7. Other responsibilities:
- Perform other activities related to this charter as requested by the board;
- Institute and oversee special investigations as needed;
- Review and assess the adequacy of this charter annually, requesting board approval for changes, and ensure appropriate disclosure to ACNC, DFAT, ATO, Department of Fair Trading as may be required by law or regulation;
- Confirm annually that all responsibilities outlined in this charter have been carried out;
- Evaluate the performance of the audit committee and its members on a regular basis.
8. Independence of the audit committee
- An independent audit committee is a fundamental component of good corporate governance.
- There is no general legal reference to what constitutes ‘independent’ in the not-for-profit sector, although there may be a specific reference for certain industries (for example, superannuation funds).
- When determining if directors are independent, some issues to consider include:
- Is the director an executive or non-executive director?
- Is the director related to a senior employee?
- Is there a business relationship between the company and the director?
- Has the director been appointed as a representative director?
- How long has the individual been a director of the organisation?
- Being a member of the organisation would not in itself mean the director is not independent. It is more important to assess their ability to use their director position to influence an outcome that would benefit themselves or associated individuals or entities.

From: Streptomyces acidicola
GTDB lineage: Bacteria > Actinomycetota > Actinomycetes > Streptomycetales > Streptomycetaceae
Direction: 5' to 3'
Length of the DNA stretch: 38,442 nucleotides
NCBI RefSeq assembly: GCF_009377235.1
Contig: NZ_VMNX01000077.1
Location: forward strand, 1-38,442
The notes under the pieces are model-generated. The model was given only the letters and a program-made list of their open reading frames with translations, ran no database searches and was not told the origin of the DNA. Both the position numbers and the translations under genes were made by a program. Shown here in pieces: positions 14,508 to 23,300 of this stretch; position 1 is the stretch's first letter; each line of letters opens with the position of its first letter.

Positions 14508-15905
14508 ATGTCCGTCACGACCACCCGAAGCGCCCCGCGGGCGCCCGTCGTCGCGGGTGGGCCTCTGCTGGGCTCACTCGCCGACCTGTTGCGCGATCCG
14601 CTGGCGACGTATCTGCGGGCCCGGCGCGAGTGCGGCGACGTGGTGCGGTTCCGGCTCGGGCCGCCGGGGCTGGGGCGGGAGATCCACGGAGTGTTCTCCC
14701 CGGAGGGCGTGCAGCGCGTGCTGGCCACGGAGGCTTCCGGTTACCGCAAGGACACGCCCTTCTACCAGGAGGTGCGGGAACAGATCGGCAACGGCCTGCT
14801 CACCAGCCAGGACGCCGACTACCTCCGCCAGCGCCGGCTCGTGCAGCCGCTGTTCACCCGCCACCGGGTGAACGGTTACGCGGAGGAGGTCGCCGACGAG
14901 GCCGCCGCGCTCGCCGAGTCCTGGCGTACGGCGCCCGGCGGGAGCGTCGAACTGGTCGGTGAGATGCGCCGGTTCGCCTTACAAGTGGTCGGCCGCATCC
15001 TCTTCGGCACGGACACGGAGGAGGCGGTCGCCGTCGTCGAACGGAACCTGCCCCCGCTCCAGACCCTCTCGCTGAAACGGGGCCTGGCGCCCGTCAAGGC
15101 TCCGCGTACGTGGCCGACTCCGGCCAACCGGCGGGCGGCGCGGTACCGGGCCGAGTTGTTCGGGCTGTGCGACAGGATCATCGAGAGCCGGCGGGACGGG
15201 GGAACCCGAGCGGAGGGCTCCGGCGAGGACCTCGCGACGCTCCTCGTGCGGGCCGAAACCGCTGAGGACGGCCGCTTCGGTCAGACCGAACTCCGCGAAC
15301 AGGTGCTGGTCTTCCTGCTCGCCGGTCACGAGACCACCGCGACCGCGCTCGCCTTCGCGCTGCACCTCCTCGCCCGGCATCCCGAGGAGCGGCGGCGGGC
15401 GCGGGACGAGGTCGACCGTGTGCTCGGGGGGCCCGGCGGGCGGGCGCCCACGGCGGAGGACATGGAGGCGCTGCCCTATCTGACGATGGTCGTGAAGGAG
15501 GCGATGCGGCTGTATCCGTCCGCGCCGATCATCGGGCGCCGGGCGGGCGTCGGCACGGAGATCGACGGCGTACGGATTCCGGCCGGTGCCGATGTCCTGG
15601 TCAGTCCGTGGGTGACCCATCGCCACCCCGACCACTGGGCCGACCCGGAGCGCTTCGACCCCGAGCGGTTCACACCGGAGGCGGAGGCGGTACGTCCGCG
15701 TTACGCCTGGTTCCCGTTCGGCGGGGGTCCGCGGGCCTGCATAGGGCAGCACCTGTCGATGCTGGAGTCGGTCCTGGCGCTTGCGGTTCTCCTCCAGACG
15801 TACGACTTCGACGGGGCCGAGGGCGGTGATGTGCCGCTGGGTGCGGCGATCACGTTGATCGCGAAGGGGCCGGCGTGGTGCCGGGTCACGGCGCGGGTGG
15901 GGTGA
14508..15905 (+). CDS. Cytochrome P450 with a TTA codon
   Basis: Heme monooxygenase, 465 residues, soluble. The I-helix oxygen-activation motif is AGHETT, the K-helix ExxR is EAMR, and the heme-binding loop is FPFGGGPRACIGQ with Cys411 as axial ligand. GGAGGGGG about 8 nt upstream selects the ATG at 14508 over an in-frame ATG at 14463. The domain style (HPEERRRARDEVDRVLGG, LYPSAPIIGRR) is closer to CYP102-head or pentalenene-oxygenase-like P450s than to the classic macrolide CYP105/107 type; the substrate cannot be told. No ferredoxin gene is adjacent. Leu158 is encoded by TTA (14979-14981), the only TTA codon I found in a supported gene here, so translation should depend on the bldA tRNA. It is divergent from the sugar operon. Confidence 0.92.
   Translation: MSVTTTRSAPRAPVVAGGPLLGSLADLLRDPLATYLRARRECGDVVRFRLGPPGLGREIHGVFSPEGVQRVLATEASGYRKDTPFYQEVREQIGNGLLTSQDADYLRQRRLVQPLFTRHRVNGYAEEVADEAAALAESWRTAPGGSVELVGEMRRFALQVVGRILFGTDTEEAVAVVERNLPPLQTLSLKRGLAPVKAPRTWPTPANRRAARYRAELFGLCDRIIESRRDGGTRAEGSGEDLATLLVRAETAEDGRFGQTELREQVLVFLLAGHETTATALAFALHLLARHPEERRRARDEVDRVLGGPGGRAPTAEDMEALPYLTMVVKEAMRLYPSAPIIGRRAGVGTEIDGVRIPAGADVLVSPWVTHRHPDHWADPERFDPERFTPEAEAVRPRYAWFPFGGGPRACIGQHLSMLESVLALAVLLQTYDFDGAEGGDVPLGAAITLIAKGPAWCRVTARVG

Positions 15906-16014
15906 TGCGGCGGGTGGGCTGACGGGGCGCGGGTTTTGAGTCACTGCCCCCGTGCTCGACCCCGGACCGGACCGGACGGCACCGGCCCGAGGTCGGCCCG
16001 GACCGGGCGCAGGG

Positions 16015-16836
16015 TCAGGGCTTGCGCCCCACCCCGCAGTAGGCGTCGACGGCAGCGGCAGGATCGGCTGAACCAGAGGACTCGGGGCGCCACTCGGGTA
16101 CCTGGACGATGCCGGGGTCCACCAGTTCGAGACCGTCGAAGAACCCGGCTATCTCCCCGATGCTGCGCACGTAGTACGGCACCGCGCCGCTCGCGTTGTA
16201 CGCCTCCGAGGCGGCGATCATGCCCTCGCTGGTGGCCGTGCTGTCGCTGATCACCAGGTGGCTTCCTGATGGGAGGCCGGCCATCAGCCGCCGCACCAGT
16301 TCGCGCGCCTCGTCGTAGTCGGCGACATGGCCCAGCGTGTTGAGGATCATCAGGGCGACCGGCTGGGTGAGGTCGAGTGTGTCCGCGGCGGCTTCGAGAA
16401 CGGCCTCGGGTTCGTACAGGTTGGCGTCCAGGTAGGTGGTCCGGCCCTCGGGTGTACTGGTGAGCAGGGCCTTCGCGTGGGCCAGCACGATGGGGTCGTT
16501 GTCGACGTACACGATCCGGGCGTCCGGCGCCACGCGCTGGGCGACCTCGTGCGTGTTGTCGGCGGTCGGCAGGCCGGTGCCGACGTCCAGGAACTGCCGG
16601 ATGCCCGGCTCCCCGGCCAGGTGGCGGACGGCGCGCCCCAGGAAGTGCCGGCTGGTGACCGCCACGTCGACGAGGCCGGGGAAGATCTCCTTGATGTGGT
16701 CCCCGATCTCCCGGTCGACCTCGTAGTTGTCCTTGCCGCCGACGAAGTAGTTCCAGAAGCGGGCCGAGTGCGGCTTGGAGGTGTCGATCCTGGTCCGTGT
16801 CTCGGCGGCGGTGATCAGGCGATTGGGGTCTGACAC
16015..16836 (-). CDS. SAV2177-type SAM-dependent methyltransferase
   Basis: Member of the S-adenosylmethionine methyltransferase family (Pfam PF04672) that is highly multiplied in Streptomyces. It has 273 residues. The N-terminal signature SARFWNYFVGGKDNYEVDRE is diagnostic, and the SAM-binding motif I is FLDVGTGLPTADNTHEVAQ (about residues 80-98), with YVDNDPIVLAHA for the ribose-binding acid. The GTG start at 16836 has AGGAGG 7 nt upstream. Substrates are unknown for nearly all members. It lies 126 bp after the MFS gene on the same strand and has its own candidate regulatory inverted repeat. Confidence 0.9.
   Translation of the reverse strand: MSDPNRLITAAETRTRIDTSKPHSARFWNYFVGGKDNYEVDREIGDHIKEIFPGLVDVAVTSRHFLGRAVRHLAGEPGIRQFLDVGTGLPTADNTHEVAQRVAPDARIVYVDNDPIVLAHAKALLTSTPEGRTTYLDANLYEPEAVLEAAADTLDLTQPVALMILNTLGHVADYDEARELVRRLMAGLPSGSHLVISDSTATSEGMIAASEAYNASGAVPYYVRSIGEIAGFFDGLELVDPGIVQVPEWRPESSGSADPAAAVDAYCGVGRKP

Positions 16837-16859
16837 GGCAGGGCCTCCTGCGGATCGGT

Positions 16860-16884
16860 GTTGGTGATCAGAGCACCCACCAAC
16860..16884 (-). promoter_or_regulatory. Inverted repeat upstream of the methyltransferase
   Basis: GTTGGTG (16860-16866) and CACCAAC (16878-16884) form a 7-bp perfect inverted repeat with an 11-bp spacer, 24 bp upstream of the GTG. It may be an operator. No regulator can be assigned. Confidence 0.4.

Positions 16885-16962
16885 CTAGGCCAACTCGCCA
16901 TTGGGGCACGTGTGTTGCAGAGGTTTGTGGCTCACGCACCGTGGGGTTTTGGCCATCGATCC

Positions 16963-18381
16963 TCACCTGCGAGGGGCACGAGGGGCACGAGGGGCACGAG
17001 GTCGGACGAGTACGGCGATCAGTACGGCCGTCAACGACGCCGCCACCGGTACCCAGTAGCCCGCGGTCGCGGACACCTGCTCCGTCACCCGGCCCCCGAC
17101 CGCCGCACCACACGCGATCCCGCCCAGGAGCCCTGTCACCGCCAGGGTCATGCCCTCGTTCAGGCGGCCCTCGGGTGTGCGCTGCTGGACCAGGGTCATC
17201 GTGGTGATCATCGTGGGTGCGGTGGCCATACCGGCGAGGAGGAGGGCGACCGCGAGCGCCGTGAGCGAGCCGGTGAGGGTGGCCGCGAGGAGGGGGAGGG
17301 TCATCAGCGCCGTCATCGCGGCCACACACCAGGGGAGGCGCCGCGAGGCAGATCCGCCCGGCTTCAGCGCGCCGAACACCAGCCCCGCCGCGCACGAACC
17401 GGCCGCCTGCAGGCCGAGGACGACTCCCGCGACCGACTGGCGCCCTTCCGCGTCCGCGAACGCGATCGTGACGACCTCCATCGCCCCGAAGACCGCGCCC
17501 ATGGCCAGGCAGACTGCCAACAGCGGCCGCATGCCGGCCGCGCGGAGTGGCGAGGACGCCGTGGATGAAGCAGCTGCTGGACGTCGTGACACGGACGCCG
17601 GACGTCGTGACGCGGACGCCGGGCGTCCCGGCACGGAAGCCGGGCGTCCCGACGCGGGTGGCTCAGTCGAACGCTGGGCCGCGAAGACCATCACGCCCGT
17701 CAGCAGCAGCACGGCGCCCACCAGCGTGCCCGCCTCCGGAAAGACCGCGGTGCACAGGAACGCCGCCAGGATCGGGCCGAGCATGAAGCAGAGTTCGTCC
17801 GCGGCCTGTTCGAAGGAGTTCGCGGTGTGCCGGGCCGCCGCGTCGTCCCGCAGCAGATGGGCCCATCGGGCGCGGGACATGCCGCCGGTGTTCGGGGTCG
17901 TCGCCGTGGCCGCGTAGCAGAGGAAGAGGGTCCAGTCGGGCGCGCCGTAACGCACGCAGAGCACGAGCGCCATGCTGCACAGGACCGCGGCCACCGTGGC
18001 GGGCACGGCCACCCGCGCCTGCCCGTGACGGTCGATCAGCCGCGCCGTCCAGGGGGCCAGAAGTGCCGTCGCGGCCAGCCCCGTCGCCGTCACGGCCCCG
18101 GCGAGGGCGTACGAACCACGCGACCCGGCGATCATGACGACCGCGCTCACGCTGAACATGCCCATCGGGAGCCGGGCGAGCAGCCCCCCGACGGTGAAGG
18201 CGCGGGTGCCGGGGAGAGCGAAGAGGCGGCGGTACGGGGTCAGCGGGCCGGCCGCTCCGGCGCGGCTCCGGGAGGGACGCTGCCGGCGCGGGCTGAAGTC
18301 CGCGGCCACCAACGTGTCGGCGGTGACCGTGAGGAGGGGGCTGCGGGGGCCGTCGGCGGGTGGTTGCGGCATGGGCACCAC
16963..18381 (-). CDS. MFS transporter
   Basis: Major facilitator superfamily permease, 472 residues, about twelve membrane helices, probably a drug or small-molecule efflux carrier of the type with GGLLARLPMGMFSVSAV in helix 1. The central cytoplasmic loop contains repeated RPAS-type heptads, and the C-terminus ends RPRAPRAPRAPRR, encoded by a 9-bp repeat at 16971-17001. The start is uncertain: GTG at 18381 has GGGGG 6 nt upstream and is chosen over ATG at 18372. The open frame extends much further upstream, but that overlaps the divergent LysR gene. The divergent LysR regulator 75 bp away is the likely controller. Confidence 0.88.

9. Who should be members of the audit committee?
- The audit committee should be of sufficient size and its members should have the technical expertise to ensure that it is able to discharge its mandate effectively.
- Good governance practice mandates that the audit committee should be structured so that:
- it consists of at least three members;
- all members are non-executive directors; it is chaired by someone other than the chair of the board.
- Due to the financial nature of the role of the committee, it is important for at least one member of the committee to have financial or accounting skills to ensure financial responsibilities are being met.
- It is also good practice to ensure there are members of the committee who have good knowledge of the organisation’s industry to ensure risk issues and compliance requirements are fully identified and are being properly managed.
- Someone on the committee with legal expertise is also advantageous.
10. What is the relationship between an audit committee, an external auditor and an internal auditor?
- External auditors perform an audit to form an opinion about whether DAISI’s annual financial reports comply with the requirements of the Corporations Act 2001 [particularly ss 307-309] and accounting standards and give a true and fair view of DAISI’s financial affairs. Because the independence of the external auditor is critical, auditors are generally nominated by the audit committee and approved by the board and not by management.
- The audit committee reviews the scope of the audit and oversees the relationships with the auditors. The committee should also brief the auditors about any concerns that the board may have.
- The internal audit function usually evaluates and monitors the adequacy and effectiveness of the internal control systems and so plays a vital role in managing risks.